How people are taking civic action

How people are taking civic action

New research is offering insights into how

People of all ages can be involved with issues locally and globally. (Photo credit:

“Civic Life Today: The State of Global Civic Engagement,” which was commissioned by Points of Light, studied attitudes around civic engagement in the United States, the United Kingdom, India, and Brazil.

“The most powerful force is the individual who has realized their power to make change happen. However, everyone can be more impactful when working together,” said Natalye Paquin, president of Points of Light, the world’s largest non-profit organization dedicated to people-powered change. “This report is intended to reveal ways to act effectively — making it easier for individuals to find these opportunities and organizations to create them.”

The report also supports Points of Light’s Civic Circle, a framework that helps people understand that there are many ways to do good. The nine activities outlined by the Civic Circle are listening and learning, using one’s voice, social entrepreneurship, volunteering, public, national or military service, using one’s purchasing power to express values, working, voting, and donating.

According to Paquin, whether you’re a business leader hoping to mobilize your employees, a non-profit leader looking to connect individuals to your cause, or an individual wanting to support your community, the Civic Circle and these key report takeaways can help:

Pandemic effects are universal.

The same social issues and personal costs have been shared by people everywhere. At the country level, healthcare, education, and the environment/climate demand attention. On a personal level, the health of others is where the most impact has been felt, followed by individuals’ financial and mental health.

Issues leading civic engagement.

Education, the environment, and healthcare were the top issues respondents wanted their countries to support, with healthcare ranked first in the U.S.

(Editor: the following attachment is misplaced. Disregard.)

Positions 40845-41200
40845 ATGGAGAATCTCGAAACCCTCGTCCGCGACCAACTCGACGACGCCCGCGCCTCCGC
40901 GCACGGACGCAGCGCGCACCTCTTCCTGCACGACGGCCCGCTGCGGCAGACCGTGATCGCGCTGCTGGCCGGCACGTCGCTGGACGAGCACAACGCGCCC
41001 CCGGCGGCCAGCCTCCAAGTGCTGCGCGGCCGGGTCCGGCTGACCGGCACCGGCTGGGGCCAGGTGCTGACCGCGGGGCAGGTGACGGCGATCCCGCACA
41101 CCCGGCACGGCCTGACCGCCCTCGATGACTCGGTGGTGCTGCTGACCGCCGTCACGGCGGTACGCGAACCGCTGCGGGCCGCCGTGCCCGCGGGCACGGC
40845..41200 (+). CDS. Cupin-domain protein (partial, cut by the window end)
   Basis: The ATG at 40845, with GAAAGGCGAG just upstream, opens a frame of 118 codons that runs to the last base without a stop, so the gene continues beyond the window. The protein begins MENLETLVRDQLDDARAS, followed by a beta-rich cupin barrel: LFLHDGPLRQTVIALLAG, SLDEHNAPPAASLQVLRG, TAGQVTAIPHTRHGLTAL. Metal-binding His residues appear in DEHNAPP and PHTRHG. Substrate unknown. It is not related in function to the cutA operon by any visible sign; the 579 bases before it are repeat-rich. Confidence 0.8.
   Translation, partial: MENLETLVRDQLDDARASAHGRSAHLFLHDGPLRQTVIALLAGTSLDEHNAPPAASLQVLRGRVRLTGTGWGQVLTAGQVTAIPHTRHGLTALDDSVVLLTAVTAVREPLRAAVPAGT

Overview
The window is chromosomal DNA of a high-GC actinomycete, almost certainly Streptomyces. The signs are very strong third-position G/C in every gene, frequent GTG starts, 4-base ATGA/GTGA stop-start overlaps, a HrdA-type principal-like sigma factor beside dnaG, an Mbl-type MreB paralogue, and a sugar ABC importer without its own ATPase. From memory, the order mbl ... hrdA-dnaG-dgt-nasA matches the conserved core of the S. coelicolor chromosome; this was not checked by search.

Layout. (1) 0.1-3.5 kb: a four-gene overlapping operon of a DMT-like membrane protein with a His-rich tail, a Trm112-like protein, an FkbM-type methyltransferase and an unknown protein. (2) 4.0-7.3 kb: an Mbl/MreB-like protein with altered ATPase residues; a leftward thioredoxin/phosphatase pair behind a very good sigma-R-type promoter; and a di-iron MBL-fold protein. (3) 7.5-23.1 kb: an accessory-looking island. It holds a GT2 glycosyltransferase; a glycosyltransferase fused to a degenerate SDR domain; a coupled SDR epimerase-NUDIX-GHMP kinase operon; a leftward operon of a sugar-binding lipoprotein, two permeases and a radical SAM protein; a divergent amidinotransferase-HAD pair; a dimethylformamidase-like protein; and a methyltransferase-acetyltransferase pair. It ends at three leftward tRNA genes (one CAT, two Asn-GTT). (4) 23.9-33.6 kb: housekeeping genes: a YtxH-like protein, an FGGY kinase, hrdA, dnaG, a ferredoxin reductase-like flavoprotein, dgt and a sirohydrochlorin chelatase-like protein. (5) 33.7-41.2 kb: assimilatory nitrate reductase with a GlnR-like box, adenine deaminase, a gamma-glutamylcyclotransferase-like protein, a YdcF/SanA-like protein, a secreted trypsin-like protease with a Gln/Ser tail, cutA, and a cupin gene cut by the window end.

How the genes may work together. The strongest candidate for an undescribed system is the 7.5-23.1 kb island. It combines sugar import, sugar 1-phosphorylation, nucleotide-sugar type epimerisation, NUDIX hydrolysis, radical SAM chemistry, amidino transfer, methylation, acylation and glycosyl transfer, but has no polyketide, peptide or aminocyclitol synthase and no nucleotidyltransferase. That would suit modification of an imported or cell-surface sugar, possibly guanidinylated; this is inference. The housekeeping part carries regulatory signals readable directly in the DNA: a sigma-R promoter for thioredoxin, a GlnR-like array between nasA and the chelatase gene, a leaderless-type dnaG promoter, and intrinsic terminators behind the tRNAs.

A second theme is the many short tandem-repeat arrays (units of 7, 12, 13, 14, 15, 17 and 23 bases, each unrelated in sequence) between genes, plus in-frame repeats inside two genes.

How people prefer to take action.

The most common Civic Circle actions by respondents were using one’s voice (influencing through social media, advocacy, or other form of expression), listening and learning (learning about a cause or social issue), and volunteering (helping someone else). However, perceived barriers to civic engagement linger; two of the top three reasons people cited for a lack of social-issue involvement were financial in nature, reflecting the perception that being civically involved means donating money.

Virtual volunteering is here to stay.

Volunteerism is on the rise, with 54 percent of global respondents saying, “I plan to volunteer more than I did before the pandemic.” The vast majority intend to do so primarily via virtual opportunities.

Calls for corporate involvement.

Individuals see companies as having an obligation to get involved. A majority of respondents said they expect companies to address social challenges. At the same time, respondents are measuring a given company’s sincerity by the way it treats its employees.

“At a time when the whole world is facing a common challenge, we’re excited to see people take action,” Paquin said. He noted 80 percent of Americans participating in the report took at least one civic action in a 30-day period, up from 52 percent in May 2020.

“That statistic itself is amazing,” Paquin said. “If we hope to move forward together, it’s this positive energy that we must capture.”


Source: StatePoint Media